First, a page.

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– Average daily ridership had fallen to 25.7 lakh in June following a fair hike
– Annual ridership for 2017 has also recorded a decline from the previous year for the first time in a decade
The Delhi Metro might have expanded beyond 250 km but, owning to two consecutive fare hikes last year, the average ridership figure is still lingering around pre-2015 levels.
Before the October hike, the metro recorded an average ridership of 25.7 lakh in June. In months following steep increase in fare, the ridership fell to 24.58 lakh, 22.97 lakh and 23.23 lakh in November, December, January respectively. For the second time in 2017, ridership on Delhi Metro has witnessed a sharp decline following a fare hike. While its average daily ridership had fallen to 25.7 lakh in June following a fair hike, down by about 0.8 lakh from the May figure of 26.5 lakh, in October daily ridership plummeted sharply to 24.2 lakh from 27.4 lakh in September following another increase in fares. Two fare hikes last year appear to have hit traffic on the Delhi Metro. Monthly ridership is down to levels not seen since 2015, and the annual ridership for 2017 has also recorded a decline from the previous year for the first time in a decade, according to official data from the Delhi Metro Rail Corporation (DMRC).
A right to information (RTI) query by a newspaper revealed the Delhi Metro lost nearly 26 million riders in 2017 as compared to 2016. In January and February 2018, the average daily ridership figures stood at 2.36 million and 2.44 million respectively. The corresponding figures from January and February 2016, before either of the fare hikes came into effect, were 2.76 million and 2.93 million.
The worst month during this period was December 2017, when an average daily passenger footfall of 2.29 million was registered. The last time the metro had comparable traffic was in March 2015, when a 2.31 million footfall was recorded. Since then, the average daily ridership had never dipped below 2.4 million.
The DMRC has admitted that the fare hike hit traffic but said that passengers are taking longer trips. In January 2015, on an average, the Delhi metro passenger used to travel 15.61 km which increased to 16.05 km in January 2016, 16.31 km in January 2017 and 16.93 km in January 2018, revealed the RTI query.
“Numbers are not the real measure to calculate the impact. We must look at the fleet utilisation, which has increased despite the fare hike. Passengers are taking longer journeys and overall passengers travelling km has increased,” DMRC managing director Mangu Singh said.
On May 10 last year, the minimum passenger fare on the Metro was increased from Rs 8 to Rs 10 and the maximum fare from Rs 30 to Rs 50 — the first fare hike in the Capital’s favourite mode of transportation since September 2009.
The second hike, applicable from October 10, made rides costlier by up to Rs 10 for those who travelled more than two kilometers. There are chances that the Delhi Metro fare might go up again from January 1, 2019, officials said.
“Any mode choice, whether it is private car or cycle rickshaw or public transport, is made on four factor- affordability, accessibility, reliability and flexibility. Now the moment, you reduce any of the parameters, it is going to reduce the number of people opting for this. The moment you increase you fare, you are going to see an impact on ridership,” said Ryan Christopher Sequeira, deputy manager of transport planning with DIMTS (Delhi Integrated Multi-Modal Transit System).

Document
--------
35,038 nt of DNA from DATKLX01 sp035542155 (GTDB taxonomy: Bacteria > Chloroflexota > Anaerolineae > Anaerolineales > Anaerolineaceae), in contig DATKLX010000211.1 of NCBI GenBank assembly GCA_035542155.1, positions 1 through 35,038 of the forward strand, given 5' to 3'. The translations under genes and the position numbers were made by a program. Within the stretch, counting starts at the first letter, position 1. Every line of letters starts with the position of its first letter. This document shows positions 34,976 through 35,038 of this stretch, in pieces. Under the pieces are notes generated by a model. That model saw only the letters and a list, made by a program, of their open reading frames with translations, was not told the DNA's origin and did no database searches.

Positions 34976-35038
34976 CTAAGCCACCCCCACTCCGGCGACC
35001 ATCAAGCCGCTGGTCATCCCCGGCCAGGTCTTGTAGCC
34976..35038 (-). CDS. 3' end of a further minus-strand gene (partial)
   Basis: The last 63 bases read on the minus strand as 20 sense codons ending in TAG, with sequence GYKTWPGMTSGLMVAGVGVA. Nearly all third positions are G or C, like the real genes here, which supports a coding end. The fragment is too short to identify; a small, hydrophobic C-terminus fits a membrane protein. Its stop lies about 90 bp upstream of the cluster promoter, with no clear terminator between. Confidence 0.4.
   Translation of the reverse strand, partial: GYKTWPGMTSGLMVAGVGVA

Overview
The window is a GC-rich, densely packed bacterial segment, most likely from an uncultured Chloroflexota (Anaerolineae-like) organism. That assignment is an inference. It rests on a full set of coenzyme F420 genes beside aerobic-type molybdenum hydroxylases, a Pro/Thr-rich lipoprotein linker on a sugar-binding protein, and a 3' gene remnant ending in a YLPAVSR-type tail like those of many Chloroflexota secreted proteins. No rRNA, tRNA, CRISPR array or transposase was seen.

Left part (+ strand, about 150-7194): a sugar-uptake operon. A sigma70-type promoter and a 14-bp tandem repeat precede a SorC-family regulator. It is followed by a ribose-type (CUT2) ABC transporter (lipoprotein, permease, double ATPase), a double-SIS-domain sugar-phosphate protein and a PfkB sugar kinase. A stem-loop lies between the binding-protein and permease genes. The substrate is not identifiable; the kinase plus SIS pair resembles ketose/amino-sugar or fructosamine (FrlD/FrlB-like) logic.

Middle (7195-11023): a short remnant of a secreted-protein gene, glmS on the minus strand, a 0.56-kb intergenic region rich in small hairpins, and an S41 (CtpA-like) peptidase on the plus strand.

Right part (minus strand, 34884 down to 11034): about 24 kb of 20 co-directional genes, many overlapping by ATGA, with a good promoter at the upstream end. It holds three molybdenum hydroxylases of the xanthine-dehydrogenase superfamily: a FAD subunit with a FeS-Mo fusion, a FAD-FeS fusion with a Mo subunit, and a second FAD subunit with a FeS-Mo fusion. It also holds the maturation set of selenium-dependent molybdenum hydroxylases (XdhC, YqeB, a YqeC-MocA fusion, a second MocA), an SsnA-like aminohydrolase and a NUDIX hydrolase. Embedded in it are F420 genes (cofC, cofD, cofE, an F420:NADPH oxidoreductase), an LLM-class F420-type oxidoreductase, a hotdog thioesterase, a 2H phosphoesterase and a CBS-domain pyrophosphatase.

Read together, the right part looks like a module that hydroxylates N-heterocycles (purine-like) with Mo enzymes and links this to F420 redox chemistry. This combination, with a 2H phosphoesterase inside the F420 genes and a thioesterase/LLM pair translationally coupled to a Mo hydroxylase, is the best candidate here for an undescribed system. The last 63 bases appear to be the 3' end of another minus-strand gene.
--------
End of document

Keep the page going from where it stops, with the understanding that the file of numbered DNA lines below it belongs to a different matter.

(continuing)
Last year’s fare hike was the fourth such exercise since the Delhi Metro began operations in 2002. When Delhi Metro started on December 25, 2002, the minimum fare was Rs 4 and maximum was Rs 8. Now, it is Rs 10 and Rs 60, respectively.
The DMRC had said the hike was needed because the operating ratio – the ratio of money spent on maintenance and infrastructure to total earnings – had dramatically increased since 2011. For example, the tariffs of electricity, which accounts for a third of the DMRC’s total operating costs, had jumped by 90% between 2009 and 2017.
The Metro was all set to cross the one billion passenger mark in a calendar year in 2017 but the fare hike lead to a fall. As against the 993 million passengers in 2016, the metro recorded 967 million in 2017.
DMRC released traffic data on Thursday and said the highest ridership achieved in December 2017 was 25.64 lakh while in January 2018, the same figure stood at 26.85 lakh. DMRC did not reveal the exact date when this traffic was registered. The highest ridership in February has been even higher at 26.98 lakh. According to the RTI data, the average per day ridership in January was 22.93 lakh, in January it was 23.63 lakh and in February it again increased to 24.42 lakh.
DMRC also claimed that metro ridership, after a drop in October, 2017, is registering a steady increase. In January 2018, the overall ridership of the Delhi Metro was 69,000 more than the preceding month, indicating an upward trend.
Continuing the upward trend, the average monthly ridership increased further by 80,000 passengers in February.
According to Ryan, there will be some natural growth in comparison with previous month as the city is growing but the correct way of comparison is to see whether the growth rate was more in the last year.
In January 2017, the number of additional passengers was 22,000 in comparison to the previous month which again increased to 1.41 lakh in February 2017.
However, if you compare it with the same month in the previous year, the traffic in January 2018 was 4.05 lakh less than in January 2017 and in February 2018 it was 4.91 lakh less than in February 2017.
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